Vietnamese boy dies of bird flu
A 12-year-old boy has died of bird flu in Vietnam, a medical official said on Saturday, taking Asia's toll from the virus to 24 and dealing a blow to the Hanoi's hopes to eradicate the disease by the end of this month.
"Test results from the boy showed that he was H5N1 positive," said Nguyen Thi Kim Tien, director of the Pasteur Institute in southern Ho Chi Minh City, referring to the strain of avian influenza that has killed 15 other people in Vietnam and eight in Thailand.
World Health Organisation officials in Hanoi could not be reached to confirm the death, but they and other experts have cautioned that fresh outbreaks are possible in Vietnam, which aimed to declare an end to the outbreak by end-March.
"The main risk is that as long as there continues to be avian influenza in the region, there is still the potential for outbreaks," said WHO epidemiologist Richard Brown in a statement issued in Hanoi on Friday.
"For this reason, countries need to strengthen surveillance, maintain vigilance and have robust contingency plans ready."
The last Vietnam fatality from the disease was reported on February 18.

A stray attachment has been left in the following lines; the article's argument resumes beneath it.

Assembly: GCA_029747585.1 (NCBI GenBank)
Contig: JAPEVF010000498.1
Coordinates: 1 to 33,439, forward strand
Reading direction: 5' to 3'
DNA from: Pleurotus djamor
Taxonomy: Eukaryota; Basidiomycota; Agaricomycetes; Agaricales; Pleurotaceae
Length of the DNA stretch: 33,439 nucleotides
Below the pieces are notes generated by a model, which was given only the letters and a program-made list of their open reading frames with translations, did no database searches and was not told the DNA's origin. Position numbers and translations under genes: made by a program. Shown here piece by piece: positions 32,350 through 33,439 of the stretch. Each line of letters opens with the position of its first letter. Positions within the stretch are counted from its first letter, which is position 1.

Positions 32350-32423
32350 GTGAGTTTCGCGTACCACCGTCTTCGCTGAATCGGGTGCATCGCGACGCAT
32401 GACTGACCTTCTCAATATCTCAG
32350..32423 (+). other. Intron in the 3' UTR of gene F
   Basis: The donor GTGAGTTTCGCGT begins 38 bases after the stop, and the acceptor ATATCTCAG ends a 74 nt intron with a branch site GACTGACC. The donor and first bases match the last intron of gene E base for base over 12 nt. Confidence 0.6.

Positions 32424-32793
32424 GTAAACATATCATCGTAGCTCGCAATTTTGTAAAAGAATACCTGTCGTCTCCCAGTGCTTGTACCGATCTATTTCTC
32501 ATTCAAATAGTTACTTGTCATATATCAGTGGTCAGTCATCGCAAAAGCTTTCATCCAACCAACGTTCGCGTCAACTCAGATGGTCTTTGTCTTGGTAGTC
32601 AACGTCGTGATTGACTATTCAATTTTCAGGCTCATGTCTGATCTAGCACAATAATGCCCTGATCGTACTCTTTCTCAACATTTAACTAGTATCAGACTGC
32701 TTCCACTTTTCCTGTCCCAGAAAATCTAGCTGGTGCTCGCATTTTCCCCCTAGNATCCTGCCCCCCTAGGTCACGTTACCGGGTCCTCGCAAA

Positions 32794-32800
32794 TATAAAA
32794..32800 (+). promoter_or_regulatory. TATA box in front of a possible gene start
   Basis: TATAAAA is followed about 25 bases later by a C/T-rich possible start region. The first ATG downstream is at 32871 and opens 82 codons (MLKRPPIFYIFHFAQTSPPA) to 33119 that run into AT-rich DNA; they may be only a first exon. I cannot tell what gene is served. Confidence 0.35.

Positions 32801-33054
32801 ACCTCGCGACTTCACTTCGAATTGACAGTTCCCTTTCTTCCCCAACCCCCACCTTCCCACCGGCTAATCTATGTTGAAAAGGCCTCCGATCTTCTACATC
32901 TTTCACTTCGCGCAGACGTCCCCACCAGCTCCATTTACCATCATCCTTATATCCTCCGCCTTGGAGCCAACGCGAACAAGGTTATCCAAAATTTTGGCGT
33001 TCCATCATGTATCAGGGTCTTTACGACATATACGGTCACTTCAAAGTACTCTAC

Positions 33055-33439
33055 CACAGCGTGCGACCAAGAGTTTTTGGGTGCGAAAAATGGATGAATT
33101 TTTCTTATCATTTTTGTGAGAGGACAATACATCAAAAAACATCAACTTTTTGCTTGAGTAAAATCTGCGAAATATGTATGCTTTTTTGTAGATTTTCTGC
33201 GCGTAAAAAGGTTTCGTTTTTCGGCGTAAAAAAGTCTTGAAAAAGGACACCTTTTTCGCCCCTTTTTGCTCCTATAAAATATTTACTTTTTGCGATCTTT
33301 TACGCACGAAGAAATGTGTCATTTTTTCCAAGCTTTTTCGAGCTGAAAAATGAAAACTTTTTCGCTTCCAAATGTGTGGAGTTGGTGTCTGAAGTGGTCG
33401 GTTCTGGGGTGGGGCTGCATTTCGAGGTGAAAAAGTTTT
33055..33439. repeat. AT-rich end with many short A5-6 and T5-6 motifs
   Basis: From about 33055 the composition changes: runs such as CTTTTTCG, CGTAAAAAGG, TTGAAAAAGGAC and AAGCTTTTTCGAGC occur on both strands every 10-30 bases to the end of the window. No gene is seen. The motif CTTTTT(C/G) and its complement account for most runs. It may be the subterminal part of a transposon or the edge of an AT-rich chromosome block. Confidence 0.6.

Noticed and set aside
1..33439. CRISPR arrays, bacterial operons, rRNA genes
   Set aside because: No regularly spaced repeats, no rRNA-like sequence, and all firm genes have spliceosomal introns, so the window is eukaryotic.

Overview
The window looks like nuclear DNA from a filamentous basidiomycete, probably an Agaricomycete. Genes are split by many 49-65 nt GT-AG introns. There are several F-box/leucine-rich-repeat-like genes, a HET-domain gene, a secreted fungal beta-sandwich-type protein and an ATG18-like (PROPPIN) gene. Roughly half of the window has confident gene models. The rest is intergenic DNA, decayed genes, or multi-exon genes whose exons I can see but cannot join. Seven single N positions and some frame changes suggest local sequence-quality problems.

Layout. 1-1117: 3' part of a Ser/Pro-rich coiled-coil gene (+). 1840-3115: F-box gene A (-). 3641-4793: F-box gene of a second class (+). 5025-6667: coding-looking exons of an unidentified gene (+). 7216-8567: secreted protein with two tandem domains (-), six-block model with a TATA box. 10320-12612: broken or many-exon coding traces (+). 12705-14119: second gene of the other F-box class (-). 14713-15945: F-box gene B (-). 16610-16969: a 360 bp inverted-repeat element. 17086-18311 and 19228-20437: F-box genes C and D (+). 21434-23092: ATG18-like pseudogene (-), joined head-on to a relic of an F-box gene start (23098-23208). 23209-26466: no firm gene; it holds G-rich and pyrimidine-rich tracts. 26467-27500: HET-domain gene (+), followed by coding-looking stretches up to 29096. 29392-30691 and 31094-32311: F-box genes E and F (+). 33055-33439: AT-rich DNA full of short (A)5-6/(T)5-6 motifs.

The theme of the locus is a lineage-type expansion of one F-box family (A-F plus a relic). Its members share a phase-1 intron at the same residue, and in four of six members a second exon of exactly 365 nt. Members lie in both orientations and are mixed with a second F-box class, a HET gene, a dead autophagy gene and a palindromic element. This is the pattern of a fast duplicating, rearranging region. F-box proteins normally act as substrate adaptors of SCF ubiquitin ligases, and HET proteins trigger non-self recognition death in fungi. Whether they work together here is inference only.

Ten of the 16 victims were under 17 years old.
All the victims are believed to have contracted the virus from sick poultry. In total, more than 100 million birds have been culled or have died from bird flu across Asia. Experts suspect the virus is spread by migratory birds or wild fowl.
Tien said the boy, from southern Tay Ninh province, about 125 km (78 miles) west of Ho Chi Minh City, died on March 15. She did not say how the oy had caught the virus.
Ho Chi Minh City, Vietnam's largest population centre, lifted a ban on selling poultry on March 5. The capital Hanoi has not officially resumed trade but chicken and eggs are widely available for sale.
On Friday, the United Nation's Food and Agriculture Organisation (FAO) said the bird flu epidemic was not under control and further outbreaks could occur in Thailand and neighbouring countries.
Vietnam is starting to rebuild its poultry industry but the FAO's Vietnam representative Anton Rychener said earlier this week the country should not rush to restock until proper precautions, such as testing of the birds, were in place.